Of PS2 RPGs and Sequels

If this has been covered in this way in the past, feel free to just link me there. I fail at forum searching, it appears…

As the PS2 library is more or less ‘complete’ at this point, there is a crap-ton of RPG goodness out there that I’ve never tapped into. I’ve seen threads that identify the good games, but there is one thing that I haven’t seen a suitable answer for: when should I play the ‘whole’ series, vs. just cherry-picking the best titles?

For example, I know Persona 3 and Persona 4 are must-play. But I’ve also found that this series seems to also include Devil Summoner, Digital Devil, Digial Devil 2, and a whole slew of others (at least they seem to be related)! Do I need to play them all? Would I want to play to them all?

Similar questions for other series with ‘sequels’: Dark Cloud, Disgaea, FFX/X-2, Xenosaga, Kingdom Hearts, Shadow Hearts - and on and on… (ignoring anything that crosses platforms during the series like Valkyrie Profile - I’m mostly concerned with PS2 titles).

It isn’t always clear when games are true sequels, meriting a playthrough of the whole series to understand the full story vs. just an update to mechanics and gameplay whereby nothing is lost in skipping the outdated game in favor of the new. Help!

FFX-2 was barbie dress-up paraded as a Final Fantasy game. X was quite good, and so was XII. Digital Devil Saga games are good, and so are the Shadow Hearts games. And yes they’re all considered part of the same universe.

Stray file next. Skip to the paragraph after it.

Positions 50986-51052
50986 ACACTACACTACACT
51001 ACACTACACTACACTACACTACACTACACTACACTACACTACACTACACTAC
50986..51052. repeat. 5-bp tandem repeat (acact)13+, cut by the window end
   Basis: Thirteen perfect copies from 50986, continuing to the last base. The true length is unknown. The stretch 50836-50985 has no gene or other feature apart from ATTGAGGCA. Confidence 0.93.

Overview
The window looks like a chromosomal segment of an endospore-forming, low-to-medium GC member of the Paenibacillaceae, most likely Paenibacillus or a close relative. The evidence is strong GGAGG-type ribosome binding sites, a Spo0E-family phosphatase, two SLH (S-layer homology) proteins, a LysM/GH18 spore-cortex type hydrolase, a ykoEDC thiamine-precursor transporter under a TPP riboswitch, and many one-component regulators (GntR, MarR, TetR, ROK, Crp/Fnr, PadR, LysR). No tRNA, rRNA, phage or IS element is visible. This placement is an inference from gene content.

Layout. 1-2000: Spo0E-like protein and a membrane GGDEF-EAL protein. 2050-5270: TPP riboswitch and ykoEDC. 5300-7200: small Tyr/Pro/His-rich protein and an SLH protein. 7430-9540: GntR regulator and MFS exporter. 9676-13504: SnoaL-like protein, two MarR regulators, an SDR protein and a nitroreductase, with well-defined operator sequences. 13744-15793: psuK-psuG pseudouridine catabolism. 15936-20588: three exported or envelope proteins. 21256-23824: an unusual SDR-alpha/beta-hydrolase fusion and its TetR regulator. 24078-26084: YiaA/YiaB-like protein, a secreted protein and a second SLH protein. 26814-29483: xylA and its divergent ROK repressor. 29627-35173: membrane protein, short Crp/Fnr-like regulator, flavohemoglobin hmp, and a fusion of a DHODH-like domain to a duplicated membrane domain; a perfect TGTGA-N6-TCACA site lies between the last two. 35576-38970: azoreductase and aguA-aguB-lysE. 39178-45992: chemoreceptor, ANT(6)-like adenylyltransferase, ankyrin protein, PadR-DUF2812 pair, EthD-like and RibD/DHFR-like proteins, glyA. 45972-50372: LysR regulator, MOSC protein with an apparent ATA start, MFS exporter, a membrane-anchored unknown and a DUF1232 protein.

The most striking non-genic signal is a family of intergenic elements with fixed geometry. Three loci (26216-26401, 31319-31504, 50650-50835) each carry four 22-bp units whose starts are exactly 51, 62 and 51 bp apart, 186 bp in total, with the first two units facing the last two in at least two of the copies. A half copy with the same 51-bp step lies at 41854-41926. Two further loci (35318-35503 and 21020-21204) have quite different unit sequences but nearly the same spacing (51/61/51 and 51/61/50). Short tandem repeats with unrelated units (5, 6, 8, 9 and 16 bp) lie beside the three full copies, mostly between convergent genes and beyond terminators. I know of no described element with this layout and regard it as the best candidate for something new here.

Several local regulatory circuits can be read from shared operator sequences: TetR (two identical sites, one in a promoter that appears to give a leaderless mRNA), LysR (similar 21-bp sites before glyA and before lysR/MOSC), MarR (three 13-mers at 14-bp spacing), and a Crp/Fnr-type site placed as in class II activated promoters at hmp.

Also check out DQ8, and you’ve already mentioned the Persona games.

edit: Oh, and the slew of Nippon Ichi SRPGs: Disgaea, Phantom Brave, Makai Kingdom. You’ll really want to check out the Disgaeas soon since #3 is coming for PS3.

Even the true sequels generally don’t necessitate playing the earlier games. Shadow Hearts: Covenant is a sequel to the original, but I never played the original and from what I read I didn’t miss that much of the backstory. Which isn’t to say you always want to play the newest version. Covenant got much better reviews than its sequel (which I also didn’t play). Disgaea 2 has better gameplay mechanics but a far inferior story to the original (which I would recommend playing first if you have a lot of free time. Otherwise I’d pick one or the other depending how much you appreciate story in SRPGs).

Shadow Hearts 2 is very good. I found 1 unplayable and ignored it after a failed attempt, but 2 was fine as a standalone.

Kingdom Hearts 2 was much more accessible to me as well than its predecessor, and it also did a good job of being playable on its own (you just have to accept that the usual introductory period of not having any idea what is going on spans like half the game). My wife only played 2 and liked it quite a bit.

Xenosaga 3 was exponentially better than 1 or 2, which are the ass end of JRPG ignorant pretentiousness (with very questionable mechanics to boot). The mechanics are very sound and the plot rightfully relegated to a place where it does not interfere with the game. It’s on the high end of mediocre.

The only other Digital Devil whatever the hell I’ve played is Shin Megami Tensei: Nocturne, and I found that difficult to get through even before P3/4 made it plain I was interested in a very different format for the series. But others swear by its quality, and the plot is very compelling from what I saw of it. Devil Summoner and the others never had enough to offer me from secondhand reports to get me to bother.

DQ8 stands on its own. I got bored halfway, but I think I am just allergic to the visual style since there was nothing wrong with the mechanics or the plot, or the mostly excellent voice acting.

Disgaea 3 is already out. I’ve had it for a while now, and that’s one series where it is definitely worth checking them out in order. Not for the plot, but for the way the mechanics build and evolve. 1 is my favorite in terms of plot and voice acting.